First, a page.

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The Flock: The Autobiography of a Multiple Personality Paperback – May 26, 1992


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The Flock: The Autobiography of a Multiple Personality + When Rabbit Howls + The Minds of Billy Milligan
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Product Details

  • Paperback: 320 pages
  • Publisher: Ballantine Books; Ballantine Books ed edition (May 26, 1992)
  • Language: English
  • ISBN-10: 0449907325
  • ISBN-13: 978-0449907320
  • Product Dimensions: 5.2 x 0.7 x 8 inches
  • Shipping Weight: 6.4 ounces (View shipping rates and policies)
  • Average Customer Review: 4.3 out of 5 stars  See all reviews (46 customer reviews)
  • Amazon Best Sellers Rank: #135,913 in Books (See Top 100 in Books)

Editorial Reviews

From the Publisher

This is a fascinating book that we were all proud to publish. It "de-sensationalizes" multiple personality disorder for the reader and explains it clearly through a very compelling and emotionally charged case. Though now eight years old, THE FLOCK continues to sells very well.

One of the aspects that struck most of us when we first read it was that healthy people develop separate personalities on a moderate level: a "work" personality, a "spouse/lover" personality, a "son/daughter" personality, a "parent" personality, and many more. But healthy people don't completely dissassociate because they aren't protecting their souls from the intense kind of suffering experienced by a victim of sexual abuse.

The best books teach us as much about ourselves as the subjects about which they were written.

From the Inside Flap

"This is the first coherent autobiographical study of its kind, and it is absolutely mesmerizing....Simply not be be missed."
THE DETROIT NEWS
When Joan Frances Casey "awoke" on the ledge of a building ready to jump, she did not know how she had gotten there. And it wasn't the first time she had blanked out. She decided to give therapy another try. And after a few sessions, Lynn Wilson, an experienced psychiatric social worker, was shocked to discover that Joan had MPD--Multiple Personality Disorder. And as she came to know Joan's distinct selves, Lynn uncovered a nightmarish pattern of emotional and physical abuse, including rape and incest, that nearly succeeded in smothering the artistic and intellectual gifts of this amazing young woman.

Customer Reviews

It's believeable and very well written.
James Carter
I found this book to be comforting in a way that only people with DID/MPD can understand.
Laura
Thank you Joan Frances for sharing your story so candidly.
Rochelle

Most Helpful Customer Reviews

46 of 46 people found the following review helpful By Laura on December 29, 2002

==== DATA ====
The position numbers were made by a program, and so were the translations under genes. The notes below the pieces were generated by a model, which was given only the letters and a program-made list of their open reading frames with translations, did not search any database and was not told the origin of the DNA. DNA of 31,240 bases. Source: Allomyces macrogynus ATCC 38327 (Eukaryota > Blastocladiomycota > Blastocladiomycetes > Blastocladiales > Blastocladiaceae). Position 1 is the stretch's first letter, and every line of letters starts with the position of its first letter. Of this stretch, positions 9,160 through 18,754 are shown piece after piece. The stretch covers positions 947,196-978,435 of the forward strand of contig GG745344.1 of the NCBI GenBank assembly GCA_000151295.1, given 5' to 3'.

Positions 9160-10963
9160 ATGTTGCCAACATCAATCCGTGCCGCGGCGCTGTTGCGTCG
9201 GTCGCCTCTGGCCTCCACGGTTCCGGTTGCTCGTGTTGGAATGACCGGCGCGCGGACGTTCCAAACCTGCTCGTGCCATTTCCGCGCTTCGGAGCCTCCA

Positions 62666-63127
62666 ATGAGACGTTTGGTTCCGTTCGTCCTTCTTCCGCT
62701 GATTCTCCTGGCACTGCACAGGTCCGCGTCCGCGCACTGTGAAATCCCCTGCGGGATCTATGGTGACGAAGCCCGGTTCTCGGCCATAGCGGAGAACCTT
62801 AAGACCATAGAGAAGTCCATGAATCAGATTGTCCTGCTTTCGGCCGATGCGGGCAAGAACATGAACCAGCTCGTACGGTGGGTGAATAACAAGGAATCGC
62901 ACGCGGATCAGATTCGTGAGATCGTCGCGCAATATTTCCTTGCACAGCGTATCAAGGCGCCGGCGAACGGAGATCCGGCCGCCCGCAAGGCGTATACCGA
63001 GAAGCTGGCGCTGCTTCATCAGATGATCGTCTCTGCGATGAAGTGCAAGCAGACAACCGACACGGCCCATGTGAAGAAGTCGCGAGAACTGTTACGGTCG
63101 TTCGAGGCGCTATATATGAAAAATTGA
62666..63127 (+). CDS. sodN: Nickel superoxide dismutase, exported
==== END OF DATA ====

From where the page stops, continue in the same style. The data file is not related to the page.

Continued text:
I found this book to be comforting in a way that only people with DID/MPD can understand. Of course no one wants anyone to suffer with such an illness, however when you also suffer from the illness a book with this much sensitivity and courage is amazing. The author never needed to go into graphic detail of her abuse, that made this book safe for me. Her story gave me hope in my journey to recovery. I reccomend this book!!!
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31 of 31 people found the following review helpful By James Carter on January 1, 2002
I highly recommend this book to anyone who wants to know what it is like to live with MPD. It's believeable and very well written. Many books on MPD are sensational, and extremely graffic. The emphasis is on the abuse events and patterns. This book is about the real life struggle of living with and recieving therapy for MPD. It is written in first person by a Multiple and her therapist. Both parties describe the difficulty in living with and treating MPD very accurately.
It's a book you can reccomend to your friends that won't give them nightmares, but will certainly cause them to think and to learn.
Thankyou Joan Casey and Lynn Wilson
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41 of 46 people found the following review helpful By HouseofGhosts on August 21, 2001
This one's a little different. First, it is written not by the core personality, but by one of her alters. Secondly, the therapist's own notes are interjected through out in an attempt to show you both sides of the story. The main difference, however, comes from the style of therapy Casey and Wilson engage in: serious re-parenting. Personally, it went to such an extreme that I thought it was unhealthy. Yes, I want to trust my own therapist, but I fail to see how becoming a frequent visitor in his house and treating him like a pseudo-father figure would benefit either of us. Boundaries are very, very flimsy here, nearly to the point of co-dependence.